Concerning the latter, some authorities point out that this law was a benevolent injunction designed to render compassionate assistance to women during a difficult time (Knight, 1981, p. 83; Harris, 1990, 2:586-587,600). Even today, women are vulnerable to the whims of thoughtless men. The Law of Moses manifested a comparable concern for women in other aspects of life, including pregnancy (Exodus 21:22ff.) and unfair divorce (Deuteronomy 24:1-4). It is notable that Jesus manifested tender compassion for the poor woman who had been suffering from a hemorrhage for twelve years (Matthew 9:20ff.; Mark 5:25ff.; Luke 8:43ff.).

We are forced to conclude that some Israelite laws (like the prohibition of eating unclean foods) affected only Israel and, in most cases, were subject to penalties that simply required purification and cleansing procedures. Ulrich Falkenroth agreed: “Intercourse during menstruation…was not subject to a civil penalty but brought ritual uncleanness” (1978, 3:95). This was unquestionably the case for matters pertaining to a woman’s menses. [NOTE: Interestingly, in addition to ceremonial cleansing, both a sin and a burnt offering were required following childbirth (Leviticus 12) and a non-menses discharge (Leviticus 15:25-30), but not for normal monthly menstruation.] It is these very laws of ritualistic purification that are noted in the New Testament as having been confined to the Israelites prior to the cross of Christ, having no abiding relevance or application (e.g., Colossians 2:14-17; cf. Mark 7:19). On the other hand, these ceremonial laws were treated differently from the universal sins that repeatedly surface elsewhere in Scripture as having a broader application to all cultures in all times, i.e., lying, stealing, adultery, bestiality, child sacrifice, homosexuality, etc. Leviticus 18:22 and 20:13 were expressions of God’s will pertaining to same-sex relations that represent a continuing prohibition (Romans 1:24-27; 1 Corinthians 6:9; 1 Timothy 1:10; cf. Flatt, et al., 1982, pp. 27-29).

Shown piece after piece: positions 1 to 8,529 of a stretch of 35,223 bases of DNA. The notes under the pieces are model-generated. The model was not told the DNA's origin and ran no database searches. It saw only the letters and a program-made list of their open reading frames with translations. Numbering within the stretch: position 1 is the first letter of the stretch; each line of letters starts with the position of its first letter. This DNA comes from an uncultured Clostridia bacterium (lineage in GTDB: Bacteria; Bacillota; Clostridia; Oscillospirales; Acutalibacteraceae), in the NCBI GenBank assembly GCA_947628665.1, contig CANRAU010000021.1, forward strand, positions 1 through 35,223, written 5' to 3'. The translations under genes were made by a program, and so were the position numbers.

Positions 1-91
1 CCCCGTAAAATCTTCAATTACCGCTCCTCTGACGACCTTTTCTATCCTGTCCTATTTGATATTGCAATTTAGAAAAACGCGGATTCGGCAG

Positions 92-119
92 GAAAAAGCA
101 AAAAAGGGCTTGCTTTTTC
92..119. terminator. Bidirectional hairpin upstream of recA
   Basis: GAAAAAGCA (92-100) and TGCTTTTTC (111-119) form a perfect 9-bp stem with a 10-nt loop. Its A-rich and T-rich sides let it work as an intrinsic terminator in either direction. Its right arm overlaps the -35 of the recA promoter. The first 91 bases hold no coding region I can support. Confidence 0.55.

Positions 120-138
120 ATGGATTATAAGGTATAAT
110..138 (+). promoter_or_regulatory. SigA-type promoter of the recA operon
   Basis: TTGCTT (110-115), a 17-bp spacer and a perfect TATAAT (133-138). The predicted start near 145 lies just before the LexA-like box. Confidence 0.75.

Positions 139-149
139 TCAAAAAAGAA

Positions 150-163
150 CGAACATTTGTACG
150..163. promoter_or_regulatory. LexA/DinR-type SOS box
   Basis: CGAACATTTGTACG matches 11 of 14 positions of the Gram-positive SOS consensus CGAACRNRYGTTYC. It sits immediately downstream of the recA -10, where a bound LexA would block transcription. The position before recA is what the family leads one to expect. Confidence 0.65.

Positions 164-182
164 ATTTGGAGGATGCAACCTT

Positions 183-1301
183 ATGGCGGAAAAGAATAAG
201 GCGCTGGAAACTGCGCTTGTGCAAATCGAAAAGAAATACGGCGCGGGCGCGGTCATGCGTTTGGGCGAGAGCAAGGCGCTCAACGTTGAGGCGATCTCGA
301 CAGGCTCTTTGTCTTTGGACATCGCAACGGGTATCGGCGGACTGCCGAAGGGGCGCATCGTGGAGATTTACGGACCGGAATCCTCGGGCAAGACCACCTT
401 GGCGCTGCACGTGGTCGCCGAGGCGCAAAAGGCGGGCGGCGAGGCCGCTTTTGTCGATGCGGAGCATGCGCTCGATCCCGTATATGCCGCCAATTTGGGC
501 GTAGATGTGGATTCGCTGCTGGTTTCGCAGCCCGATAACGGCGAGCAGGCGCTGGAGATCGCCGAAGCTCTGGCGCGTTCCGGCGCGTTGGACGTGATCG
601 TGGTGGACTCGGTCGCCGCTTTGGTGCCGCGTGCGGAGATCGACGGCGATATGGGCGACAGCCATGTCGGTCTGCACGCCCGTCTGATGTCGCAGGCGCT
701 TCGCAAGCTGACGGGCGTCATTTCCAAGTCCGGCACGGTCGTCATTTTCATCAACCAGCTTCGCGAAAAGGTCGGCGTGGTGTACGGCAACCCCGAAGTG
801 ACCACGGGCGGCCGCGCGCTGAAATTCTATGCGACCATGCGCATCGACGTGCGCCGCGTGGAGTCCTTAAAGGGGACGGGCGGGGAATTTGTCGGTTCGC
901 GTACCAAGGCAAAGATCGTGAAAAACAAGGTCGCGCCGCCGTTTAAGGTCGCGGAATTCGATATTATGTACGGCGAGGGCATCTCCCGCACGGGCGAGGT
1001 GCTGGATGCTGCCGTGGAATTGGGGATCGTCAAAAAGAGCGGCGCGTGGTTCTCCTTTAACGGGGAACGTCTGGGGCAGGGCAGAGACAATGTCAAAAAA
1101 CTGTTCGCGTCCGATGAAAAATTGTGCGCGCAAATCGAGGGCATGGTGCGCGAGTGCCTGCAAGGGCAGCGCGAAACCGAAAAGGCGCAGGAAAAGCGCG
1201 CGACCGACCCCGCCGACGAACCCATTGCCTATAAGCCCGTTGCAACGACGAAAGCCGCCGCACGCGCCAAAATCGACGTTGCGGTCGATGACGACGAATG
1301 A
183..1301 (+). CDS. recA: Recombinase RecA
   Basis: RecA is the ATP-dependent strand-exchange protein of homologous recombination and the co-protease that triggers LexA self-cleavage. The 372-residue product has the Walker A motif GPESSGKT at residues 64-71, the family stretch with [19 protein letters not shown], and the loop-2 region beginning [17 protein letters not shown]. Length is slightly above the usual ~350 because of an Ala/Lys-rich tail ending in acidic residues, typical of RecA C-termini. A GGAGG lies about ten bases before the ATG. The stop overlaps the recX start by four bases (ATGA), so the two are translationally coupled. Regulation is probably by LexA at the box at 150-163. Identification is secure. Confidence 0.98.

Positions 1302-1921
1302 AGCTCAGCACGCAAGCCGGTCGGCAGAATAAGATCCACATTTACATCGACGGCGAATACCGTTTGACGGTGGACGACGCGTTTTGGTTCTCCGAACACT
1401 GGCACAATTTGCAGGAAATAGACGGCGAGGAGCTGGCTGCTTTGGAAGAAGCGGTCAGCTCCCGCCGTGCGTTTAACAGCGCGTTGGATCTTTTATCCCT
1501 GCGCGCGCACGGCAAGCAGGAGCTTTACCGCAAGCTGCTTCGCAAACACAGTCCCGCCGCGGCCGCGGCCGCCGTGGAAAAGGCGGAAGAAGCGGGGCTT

Carr, David (2003), “Chapter and Verse,” [On-line], URL:

“Causes of Pelvic Inflammatory Disease” (2003), [On-line], URL:

Clarke, Adam (no date), Clarke’s Commentary: Genesis-Deuteronomy (New York: Abingdon-Cokesbury).

Falkenroth, Ulrich (1978), “Punishment,” The New International Dictionary of New Testament Theology, ed. Colin Brown (Grand Rapids, MI: Zondervan).

Gesenius, William (1847), Hebrew-Chaldee Lexicon to the Old Testament (Grand Rapids, MI: Baker), 1979 reprint.

Harris, R. Laird (1990), The Expositor’s Bible Commentary: Leviticus, ed. Frank Gaebelein (Grand Rapids, MI: Zondervan).

Harris, R. Laird, Gleason Archer Jr., and Bruce Waltke, eds. (1980), Theological Wordbook of the Old Testament (Chicago, IL: Moody Press).

Hasel, G.F. (1995), “karat,” Theological Dictionary of the Old Testament, ed. G. Johannes Botterweck, Helmer Ringgren, and Heinz-Josef Fabry (Grand Rapids, MI: Eerdmans).

Jamieson, Robert, A.R. Fausset, and David Brown (no date), A Commentary on the Old and New Testaments (Grand Rapids, MI: Zondervan).

Keil, C.F. and F. Delitzsch (1976 reprint), Commentary on the Old Testament: The Pentateuch (Grand Rapids, MI: Eerdmans).

Knight, G.A.F. (1981), Leviticus (Louisville, KY: Westminster John Knox Press).

“Pelvic Inflammatory Disease” (1998), National Institutes of Health, [On-line],

“Pelvic Inflammatory Disease” (2001), Joseph F. Smith Medical Library, [On-line], URL:

Pfeiffer, Charles (1957), The Book of Leviticus (Grand Rapids, MI: Baker).

“PID” (2004), Health Communities, [On-line], URL:

Wenham, Gordon (1979), The Book of Leviticus (Grand Rapids, MI: Eerdmans).

Wigram, George W. (1890), The Englishman’s Hebrew and Chaldee Concordance of the Old Testament (Grand Rapids, MI: Baker, 1980 reprint).